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Why are capital flows so much more volatile in emerging than in developed countries?
Broner, Fernando; Rigobon, Roberto
Universitat Pompeu Fabra. Departament d'Economia i Empresa
The standard deviations of capital flows to emerging countries are 80 percent higher than those to developed countries. First, we show that very little of this difference can be explained by more volatile fundamentals or by higher sensitivity to fundamentals. Second, we show that most of the difference in volatility can be accounted for by three characteristics of capital flows: (i) capital flows to emerging countries are more subject to occasional large negative shocks ( crises ) than those to developed countries, (ii) shocks are subject to contagion, and (iii) the most important one shocks to capital flows to emerging countries are more persistent than those to developed countries. Finally, we study a number of country characteristics to determine which are most associated with capital flow volatility. Our results suggest that underdevelopment of domestic financial markets, weak institutions, and low income per capita, are all associated with capital flow volatility.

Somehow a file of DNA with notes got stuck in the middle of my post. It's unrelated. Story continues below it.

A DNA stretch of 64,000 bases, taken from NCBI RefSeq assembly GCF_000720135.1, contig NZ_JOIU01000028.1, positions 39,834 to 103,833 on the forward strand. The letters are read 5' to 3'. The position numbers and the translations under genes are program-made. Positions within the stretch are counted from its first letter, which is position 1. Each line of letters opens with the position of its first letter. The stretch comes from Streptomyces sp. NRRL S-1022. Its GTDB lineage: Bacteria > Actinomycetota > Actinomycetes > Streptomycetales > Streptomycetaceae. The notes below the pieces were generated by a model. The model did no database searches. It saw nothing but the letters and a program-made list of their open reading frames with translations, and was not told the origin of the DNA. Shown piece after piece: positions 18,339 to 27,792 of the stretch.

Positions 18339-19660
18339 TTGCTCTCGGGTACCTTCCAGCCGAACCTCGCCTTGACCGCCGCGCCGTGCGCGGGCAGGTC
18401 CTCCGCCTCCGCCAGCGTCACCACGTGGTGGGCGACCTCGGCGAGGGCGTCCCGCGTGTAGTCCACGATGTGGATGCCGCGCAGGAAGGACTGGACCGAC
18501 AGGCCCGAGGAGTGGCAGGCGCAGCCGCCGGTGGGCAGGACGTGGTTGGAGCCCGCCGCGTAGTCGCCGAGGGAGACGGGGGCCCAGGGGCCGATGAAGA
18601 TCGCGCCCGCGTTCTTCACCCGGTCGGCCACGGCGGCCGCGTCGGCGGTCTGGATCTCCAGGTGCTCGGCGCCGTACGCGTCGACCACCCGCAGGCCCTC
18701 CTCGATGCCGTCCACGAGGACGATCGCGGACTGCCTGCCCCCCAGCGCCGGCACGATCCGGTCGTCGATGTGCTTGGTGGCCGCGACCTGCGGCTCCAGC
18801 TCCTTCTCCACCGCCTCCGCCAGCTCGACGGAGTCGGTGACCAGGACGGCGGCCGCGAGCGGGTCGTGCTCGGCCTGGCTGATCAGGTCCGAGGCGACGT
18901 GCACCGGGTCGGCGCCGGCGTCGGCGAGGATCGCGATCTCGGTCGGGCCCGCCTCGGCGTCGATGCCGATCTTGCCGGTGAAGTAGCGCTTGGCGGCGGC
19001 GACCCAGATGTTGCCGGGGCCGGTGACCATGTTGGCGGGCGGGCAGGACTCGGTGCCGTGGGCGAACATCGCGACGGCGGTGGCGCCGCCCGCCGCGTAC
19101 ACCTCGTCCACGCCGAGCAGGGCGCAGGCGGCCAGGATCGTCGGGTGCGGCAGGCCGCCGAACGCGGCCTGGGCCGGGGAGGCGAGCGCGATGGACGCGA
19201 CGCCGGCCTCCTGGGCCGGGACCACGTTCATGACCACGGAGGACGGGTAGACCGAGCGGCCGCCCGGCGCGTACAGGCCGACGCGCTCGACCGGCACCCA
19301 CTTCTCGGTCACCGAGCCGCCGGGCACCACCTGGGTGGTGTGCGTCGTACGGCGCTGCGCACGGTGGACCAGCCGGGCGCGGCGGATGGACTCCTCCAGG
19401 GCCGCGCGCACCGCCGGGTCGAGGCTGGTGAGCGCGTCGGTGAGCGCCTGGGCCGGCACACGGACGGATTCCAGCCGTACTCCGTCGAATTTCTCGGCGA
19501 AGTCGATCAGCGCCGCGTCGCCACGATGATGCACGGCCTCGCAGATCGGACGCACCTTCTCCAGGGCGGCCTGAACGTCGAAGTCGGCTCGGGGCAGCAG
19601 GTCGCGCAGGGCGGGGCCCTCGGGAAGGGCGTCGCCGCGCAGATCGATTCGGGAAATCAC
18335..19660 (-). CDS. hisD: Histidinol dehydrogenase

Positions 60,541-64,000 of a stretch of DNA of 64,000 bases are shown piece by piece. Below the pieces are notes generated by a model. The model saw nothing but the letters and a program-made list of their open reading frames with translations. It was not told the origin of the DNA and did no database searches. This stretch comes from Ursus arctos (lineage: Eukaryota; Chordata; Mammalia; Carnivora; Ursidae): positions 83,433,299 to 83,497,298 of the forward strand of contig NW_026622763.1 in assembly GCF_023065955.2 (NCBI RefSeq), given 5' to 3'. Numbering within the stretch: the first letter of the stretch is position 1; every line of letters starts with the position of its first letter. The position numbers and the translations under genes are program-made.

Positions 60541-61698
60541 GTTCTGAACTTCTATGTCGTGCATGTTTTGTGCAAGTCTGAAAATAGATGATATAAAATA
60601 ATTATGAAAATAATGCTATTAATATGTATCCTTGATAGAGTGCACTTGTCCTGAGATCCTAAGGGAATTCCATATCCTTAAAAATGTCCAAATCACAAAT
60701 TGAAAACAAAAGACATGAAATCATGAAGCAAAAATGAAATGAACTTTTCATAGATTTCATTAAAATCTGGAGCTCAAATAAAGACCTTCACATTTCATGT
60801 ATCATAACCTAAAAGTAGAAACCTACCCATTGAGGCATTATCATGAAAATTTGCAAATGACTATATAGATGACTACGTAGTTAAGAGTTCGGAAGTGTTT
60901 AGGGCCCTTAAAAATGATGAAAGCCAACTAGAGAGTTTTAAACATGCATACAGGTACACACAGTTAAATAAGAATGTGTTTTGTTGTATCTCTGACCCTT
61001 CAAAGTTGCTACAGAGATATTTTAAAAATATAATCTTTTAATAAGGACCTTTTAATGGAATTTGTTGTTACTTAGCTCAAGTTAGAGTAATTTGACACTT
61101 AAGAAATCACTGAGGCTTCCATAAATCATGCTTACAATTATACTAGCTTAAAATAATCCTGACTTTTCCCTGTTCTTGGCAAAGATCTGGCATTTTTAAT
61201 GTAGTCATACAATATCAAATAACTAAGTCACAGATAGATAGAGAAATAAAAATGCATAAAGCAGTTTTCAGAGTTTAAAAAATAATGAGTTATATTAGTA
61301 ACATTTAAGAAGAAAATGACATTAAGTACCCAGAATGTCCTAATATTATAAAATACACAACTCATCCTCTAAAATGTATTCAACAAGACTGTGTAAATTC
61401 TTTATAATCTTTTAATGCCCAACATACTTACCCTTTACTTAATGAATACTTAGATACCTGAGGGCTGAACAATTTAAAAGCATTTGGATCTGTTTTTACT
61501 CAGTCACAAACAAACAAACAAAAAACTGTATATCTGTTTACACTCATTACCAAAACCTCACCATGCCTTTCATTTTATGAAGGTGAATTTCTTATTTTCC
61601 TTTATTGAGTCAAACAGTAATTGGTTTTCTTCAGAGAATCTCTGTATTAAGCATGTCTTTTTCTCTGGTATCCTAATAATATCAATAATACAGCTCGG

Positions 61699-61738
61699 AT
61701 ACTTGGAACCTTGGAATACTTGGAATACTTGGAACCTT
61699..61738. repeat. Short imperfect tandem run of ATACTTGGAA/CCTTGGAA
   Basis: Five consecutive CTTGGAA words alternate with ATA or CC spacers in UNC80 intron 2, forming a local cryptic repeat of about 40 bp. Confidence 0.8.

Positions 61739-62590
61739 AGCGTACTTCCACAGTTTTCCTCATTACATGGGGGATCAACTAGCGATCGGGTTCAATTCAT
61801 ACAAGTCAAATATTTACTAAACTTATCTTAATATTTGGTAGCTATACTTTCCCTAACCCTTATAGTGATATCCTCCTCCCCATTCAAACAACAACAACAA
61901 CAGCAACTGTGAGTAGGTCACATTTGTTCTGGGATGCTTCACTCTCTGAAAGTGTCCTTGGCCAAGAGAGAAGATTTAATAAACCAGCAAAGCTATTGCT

15-09-2005
Macroeconomics and International Economics
capital flows
emerging countries
volatility
crises
contagion
persistence
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